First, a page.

cumulated excess or deficiency temperatures for ten months of the years 1912, 1917, 1918 and nine months of 1919, also the excess or deficiency precipitation for the same period at the 13 stations.

BUSINESS METEOROLOGY.

Committee: A. W. Douglas, Simmons Hardware Co., St. Louis, Mo., Chairman. H. E. Williams, J. C. Alter, H. B. Newhall, F. A. Carpenter, Walter Woods, J. P. Finley.

Matters relating to the work of this committee are discussed on pages 45-47 and 49 of the May BULLETIN.

MARINE METEOROLOGY.

Committee: J. H. Scarr, Weather Bureau, New York City, Chairman.

F. G. Tingley, Weather Bureau, Washington, D. C., Vice-Chairman.
E. A. Beals, E. Lester Jones, J. H. Kimball, G. W. Littlehales, F. A.
Young.

Messrs.

A meeting of the Committee was held on April 22 from 2 to 3.30 P. M. Tingley, Littlehales, Young, T. A. Blair (by invitation), and C. F. Brooks were present. The Chairman, Mr. J. H. Scarr, sent his regrets at being unable to attend and in his letter outlined points which formed the basis of the afternoon's discussion. His proffered resignation as chairman of the committee was refused, and to relieve him of active duties for the present, Mr. F. G. Tingley was appointed vice-chairman of the Committee. The Committee put itself on record as favoring uniformity in the use of a scale of wind force, and expressed its general willingness to adopt the current British Beaufort scale. The chairman of the Committee was asked to write to the Hydrographic Office stating the decision of the Committee, and asking the Hydrographic Office to look into the practicability of making such a change. The Committee favored international standardization of all forms for meteorological reports, and wished to ask the Weather Bureau to correspond with the British Meteorological Office about a possible compromise. In discussing international standardization of meteorological units and times of observation, the Committee decided that it was best to take the data in the units most easily suited to the observers and to discourage any reduction of the data on the part of the observer, especially as regards barometer observations. As this is the current practice no change was thought advisable at present. The Committee was strongly in favor of extending radiographic reports for charting meteorological data daily; and looked to the agencies at present constituted to bring this about. The publication of a monthly bulletin for the North Atlantic was discussed and it was decided that the most practicable form for such a publication at present was to publish notes, 'maps, discussion, and other matter on the back of the Pilot Chart. The Weather Bureau was to be encouraged to submit copy for a sample, to the Hydrographic Office. A new "Marine Manual" consisting of the present (revised) instructions for observers and some information on general meteorology plus some special discussions to be added from time to time was favored as a Weather Bureau publication. A proposition to send Coast Guard and Navy vessels into the hurricane region for patrol work was discussed and referred to the Weather Bureau forecasters. The Council accepted the report and passed three motions:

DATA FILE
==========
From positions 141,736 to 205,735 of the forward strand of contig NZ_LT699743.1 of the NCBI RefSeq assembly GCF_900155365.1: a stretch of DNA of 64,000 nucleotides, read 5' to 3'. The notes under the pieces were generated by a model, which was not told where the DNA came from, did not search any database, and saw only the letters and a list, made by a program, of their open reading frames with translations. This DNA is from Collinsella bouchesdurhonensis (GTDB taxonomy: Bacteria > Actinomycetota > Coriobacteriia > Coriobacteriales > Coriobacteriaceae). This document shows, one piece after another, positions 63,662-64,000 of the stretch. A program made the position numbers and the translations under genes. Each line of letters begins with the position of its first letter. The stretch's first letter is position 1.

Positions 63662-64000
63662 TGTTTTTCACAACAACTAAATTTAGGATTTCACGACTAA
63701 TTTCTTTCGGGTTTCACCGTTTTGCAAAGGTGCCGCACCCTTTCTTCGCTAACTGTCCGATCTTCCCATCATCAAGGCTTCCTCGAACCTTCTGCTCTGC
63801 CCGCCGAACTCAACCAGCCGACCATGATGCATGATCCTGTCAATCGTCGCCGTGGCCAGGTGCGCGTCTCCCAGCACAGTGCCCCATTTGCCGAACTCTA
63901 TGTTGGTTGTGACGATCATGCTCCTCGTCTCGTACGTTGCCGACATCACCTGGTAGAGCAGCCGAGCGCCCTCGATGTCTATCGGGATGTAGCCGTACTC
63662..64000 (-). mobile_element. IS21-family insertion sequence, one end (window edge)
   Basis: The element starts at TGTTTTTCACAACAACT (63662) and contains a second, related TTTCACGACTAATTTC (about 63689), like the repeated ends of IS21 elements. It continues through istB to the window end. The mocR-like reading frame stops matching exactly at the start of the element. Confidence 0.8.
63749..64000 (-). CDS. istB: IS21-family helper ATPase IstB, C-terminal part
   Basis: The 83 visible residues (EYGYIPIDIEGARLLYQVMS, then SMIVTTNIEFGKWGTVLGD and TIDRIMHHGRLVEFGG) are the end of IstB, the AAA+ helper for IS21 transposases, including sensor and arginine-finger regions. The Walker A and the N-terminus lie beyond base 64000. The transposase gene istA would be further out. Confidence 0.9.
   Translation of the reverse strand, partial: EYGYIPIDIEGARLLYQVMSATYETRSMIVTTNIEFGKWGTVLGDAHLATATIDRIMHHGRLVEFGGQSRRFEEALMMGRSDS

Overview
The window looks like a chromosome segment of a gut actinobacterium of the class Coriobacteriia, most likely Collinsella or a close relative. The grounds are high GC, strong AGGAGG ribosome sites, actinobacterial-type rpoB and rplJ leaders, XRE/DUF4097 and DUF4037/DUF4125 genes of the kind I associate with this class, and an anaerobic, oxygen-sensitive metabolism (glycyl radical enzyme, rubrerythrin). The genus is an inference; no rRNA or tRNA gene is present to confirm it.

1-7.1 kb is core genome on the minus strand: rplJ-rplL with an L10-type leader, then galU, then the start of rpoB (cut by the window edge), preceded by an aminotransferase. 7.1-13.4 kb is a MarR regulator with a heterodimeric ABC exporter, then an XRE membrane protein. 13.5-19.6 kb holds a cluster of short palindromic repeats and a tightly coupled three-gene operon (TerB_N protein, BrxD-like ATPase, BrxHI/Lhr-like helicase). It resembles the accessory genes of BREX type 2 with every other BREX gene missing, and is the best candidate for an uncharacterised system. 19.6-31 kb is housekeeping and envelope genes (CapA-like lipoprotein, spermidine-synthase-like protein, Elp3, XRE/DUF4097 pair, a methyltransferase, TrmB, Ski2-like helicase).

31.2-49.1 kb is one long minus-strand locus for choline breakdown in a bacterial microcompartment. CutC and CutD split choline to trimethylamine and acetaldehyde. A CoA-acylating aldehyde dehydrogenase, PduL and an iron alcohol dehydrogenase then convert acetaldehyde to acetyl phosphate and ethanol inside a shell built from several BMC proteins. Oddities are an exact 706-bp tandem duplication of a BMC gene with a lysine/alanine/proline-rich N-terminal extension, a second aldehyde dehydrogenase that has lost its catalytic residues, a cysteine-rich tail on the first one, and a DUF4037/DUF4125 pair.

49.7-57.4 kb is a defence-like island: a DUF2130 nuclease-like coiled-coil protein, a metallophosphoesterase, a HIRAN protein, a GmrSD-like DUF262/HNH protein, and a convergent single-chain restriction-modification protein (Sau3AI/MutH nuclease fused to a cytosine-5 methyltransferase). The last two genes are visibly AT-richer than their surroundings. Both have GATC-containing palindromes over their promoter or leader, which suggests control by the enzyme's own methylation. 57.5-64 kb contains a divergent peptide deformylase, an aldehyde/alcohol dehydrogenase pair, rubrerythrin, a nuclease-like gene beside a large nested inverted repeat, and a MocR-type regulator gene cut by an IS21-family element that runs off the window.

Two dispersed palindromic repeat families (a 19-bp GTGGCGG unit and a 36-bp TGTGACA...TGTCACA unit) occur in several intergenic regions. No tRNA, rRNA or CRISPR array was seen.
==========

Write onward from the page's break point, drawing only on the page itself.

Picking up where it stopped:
(1) That the chairman of the Committee on Marine Meteorology be directed to write to the Hydrographic Office expressing the SOCIETY's desire to have international uniformity in the use of the Beaufort scale and requesting the Hydro

graphic Office to look into current usage in other countries and to report on the practicability of the United States making such a change as would bring us into conformity with the most widespread usage.